Forget fine dining! High-end bakeries are where it’s at in Florence right now. We follow our sweet tooth to two of the most talked-about pasticceria shop openings as well as returning to time-honoured favourites.
Living in the cradle of the Renaissance, it’s easy to relate almost everything back to the days of Medici opulence and bloodshed. Street names, piazzas, bridges, churches and surnames all allude to the city’s history. When it comes to the art of delicate pastries, however, Florence’s role is often somewhat forgotten. We think of Marie Antoinette when we think of macarons, but the original recipe for this almond and egg-white biscotti was brought over to the French aristocracy by Catherine de’ Medici in 1533, ahead of her wedding to the future king of France. Then there’s choux pastry, a staple of old-fashioned French patisserie, which is also believed to have come to France with Pantarelli, Catherine de’ Medici’s head chef, who invented the dough in 1540. The list goes on, with custards, marmalades, mousses and, of course, gelato all starting their culinary stories in the Tuscan city.
Fortunately for us, the tradition for high-end dolci has continued in Florence more or less ever since. Take Caffè Gilli in piazza della Repubblica for example, still one of the most popular spots for people-watching over a delicate cake and perfectly frothed cappuccino. This historic salotto (cake parlour) dates back to a Medici-era Swiss family, who founded it in 1733. As Florence pulls out of the pandemic once more, we can’t help but notice a wave of new high-end pasticcerie opening up.
Alta Pasticceria at Galleria Iginio Massari
One of the most anticipated new cake shops is Iginio Massari’s new place, adjoining the recently refurbished Helvetia & Bristol hotel. “Quality without compromise” is the motto Massari stamps on his outposts in Milan, Verona, Turin and Brescia, and it has won him a reputation of one of the greatest pastry maestri in the country.
Massari, now in his late seventies, is famous for his appearance in MasterChef, but is in fact better known across Italy for his inimitable panettone. He believes mastering the Italian Christmas-time panettone is the ultimate test for a pastry chef, and the legions of disciples who queue to pre-order his artisanal panettone each year are testament to the care and attention that goes into the long process of making it. As Easter approaches, the team are busy preparing colomba and we’re urged to place our orders ASAP if we want to get our hands on one.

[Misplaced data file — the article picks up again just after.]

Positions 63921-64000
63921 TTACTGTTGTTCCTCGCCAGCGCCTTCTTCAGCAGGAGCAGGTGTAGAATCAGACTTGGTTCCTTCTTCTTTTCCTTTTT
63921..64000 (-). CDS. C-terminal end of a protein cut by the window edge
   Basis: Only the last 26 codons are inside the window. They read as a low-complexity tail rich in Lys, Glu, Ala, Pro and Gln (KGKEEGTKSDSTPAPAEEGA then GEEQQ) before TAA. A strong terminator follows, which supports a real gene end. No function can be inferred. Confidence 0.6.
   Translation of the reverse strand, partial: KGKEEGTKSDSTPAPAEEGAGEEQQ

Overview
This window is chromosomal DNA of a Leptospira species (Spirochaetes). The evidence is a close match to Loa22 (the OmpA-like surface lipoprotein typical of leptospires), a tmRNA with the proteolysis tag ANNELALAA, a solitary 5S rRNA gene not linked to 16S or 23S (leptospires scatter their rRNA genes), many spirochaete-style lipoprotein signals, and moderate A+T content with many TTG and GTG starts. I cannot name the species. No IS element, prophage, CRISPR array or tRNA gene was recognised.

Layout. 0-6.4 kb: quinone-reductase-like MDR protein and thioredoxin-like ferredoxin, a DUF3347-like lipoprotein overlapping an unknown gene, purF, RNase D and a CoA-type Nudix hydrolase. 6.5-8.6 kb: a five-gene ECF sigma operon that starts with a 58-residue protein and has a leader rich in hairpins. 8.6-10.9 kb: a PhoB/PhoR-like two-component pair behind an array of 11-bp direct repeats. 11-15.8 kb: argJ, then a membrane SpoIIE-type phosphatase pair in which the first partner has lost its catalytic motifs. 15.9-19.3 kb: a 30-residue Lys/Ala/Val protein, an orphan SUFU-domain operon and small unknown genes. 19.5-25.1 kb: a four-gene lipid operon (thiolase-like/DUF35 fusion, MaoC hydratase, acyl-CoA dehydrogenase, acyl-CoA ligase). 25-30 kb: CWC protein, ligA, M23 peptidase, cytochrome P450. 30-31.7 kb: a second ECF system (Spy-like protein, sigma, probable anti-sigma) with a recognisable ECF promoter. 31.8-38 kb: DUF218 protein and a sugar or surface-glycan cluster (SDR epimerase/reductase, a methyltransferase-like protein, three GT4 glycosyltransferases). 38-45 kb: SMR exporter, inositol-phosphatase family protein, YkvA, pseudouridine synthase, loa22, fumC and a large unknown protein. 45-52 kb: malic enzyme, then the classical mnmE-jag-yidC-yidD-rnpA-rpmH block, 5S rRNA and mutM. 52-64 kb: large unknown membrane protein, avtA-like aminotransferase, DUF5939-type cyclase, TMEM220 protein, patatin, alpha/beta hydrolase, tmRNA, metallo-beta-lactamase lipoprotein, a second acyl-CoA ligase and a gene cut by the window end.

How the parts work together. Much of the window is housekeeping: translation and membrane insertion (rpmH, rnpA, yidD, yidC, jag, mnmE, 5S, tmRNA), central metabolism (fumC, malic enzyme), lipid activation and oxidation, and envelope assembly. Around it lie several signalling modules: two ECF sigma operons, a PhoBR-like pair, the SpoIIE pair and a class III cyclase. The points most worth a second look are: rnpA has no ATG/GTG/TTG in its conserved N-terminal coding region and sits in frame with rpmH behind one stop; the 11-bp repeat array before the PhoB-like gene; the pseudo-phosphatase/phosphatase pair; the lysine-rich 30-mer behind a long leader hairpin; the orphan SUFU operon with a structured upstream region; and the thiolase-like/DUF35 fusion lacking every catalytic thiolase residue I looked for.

For the new branch of his patisserie empire, Iginio Massari has chosen a classically beautiful space within a historic bank, the original high stained glass ceiling still in place. “For some time now, we have been thinking about Florence as a natural landing place for our brand.” Massari explains. “The city is an expression of pure and eternal beauty and we are truly honoured to be able to contribute to this important cultural salon with a meeting place where we want our Florentine friends, and not only, to feel at home.“
What to order
Their take on the Roman maritozzo, a soft, leavened brioche dough stuffed with sweet crème patissière and whipped cream.
Natural sugar at Cortese Café 900
Inside Museo Novecento, chef Vito Cortese is taking on the concept of Italian dolci from a very different but equally exquisite angle. At Cortese Café 900, absolutely everything is naturally vegan, gluten free, raw and without refined sugar. It’s a remarkable feat for a city and country that loves traditional sweet treats so much. Cortese ran a crêpe stand in Florence for over a decade before deciding to change tack and reinvent traditional dolci. Above all, his aim is to highlight the natural ingredients without masking them behind sugar. “Take hazelnut, for example. When you have the finest hazelnuts from Piedmont you want to taste the exquisite complexity of their flavour, not simply to be overwhelmed by sugar.”
Entering Cortese 900 at the front of the contemporary art museum in piazza Santa Maria Novella, it’s not immediately obvious that the place has such a health-focused mission. “The idea is also to appeal to people who think they hate the idea of healthy snacks,” explains Samantha Di Guardo, who runs the front of house team and has travelled with Cortese around the world as he developed his unique methods. “We source whatever ingredients we can from Italy and Sicily: the best avocados, pistachios, mangoes and raspberries. So, if people come in looking for a regular croissant or cappuccino we can’t give it to them, but once they try our version they might change their mind.” As a lover of an old-fashioned cappuccino al bar, I can certainly attest to this: their version, made with homemade almond milk, is one of the frothiest and most delicious I’ve ever tried.
Cortese studied for years before pioneering his own “raw pasticceria” methods, immersing himself in Ayurvedic principles, macrobiotic science and more. He is also in the process of setting up a raw cooking school in the hills surrounding Fiesole, where locals and visitors can spend a weekend learning the secrets to healthy Italian desserts. In the summer months, Cortese 900 has a small but perfect menu of homemade gelato flavours, and in winter you’ll find an impossibly rich and creamy hot chocolate made with coconut sugar, homemade almond milk and raw cacao.
What to order
The Germoglio, an unbelievably light avocado mousse atop a raspberry coulis, sprinkled with raw cacao biscuit crumbs.
Other bakeries we love
Dolci e Dolcezze (piazza Beccaria 8R)
Melaleuca (lungarno delle Grazie 18)
Pasticceria Buonamici (via dell’Orto 27R)
S.forno (via Santa Monaca 3R)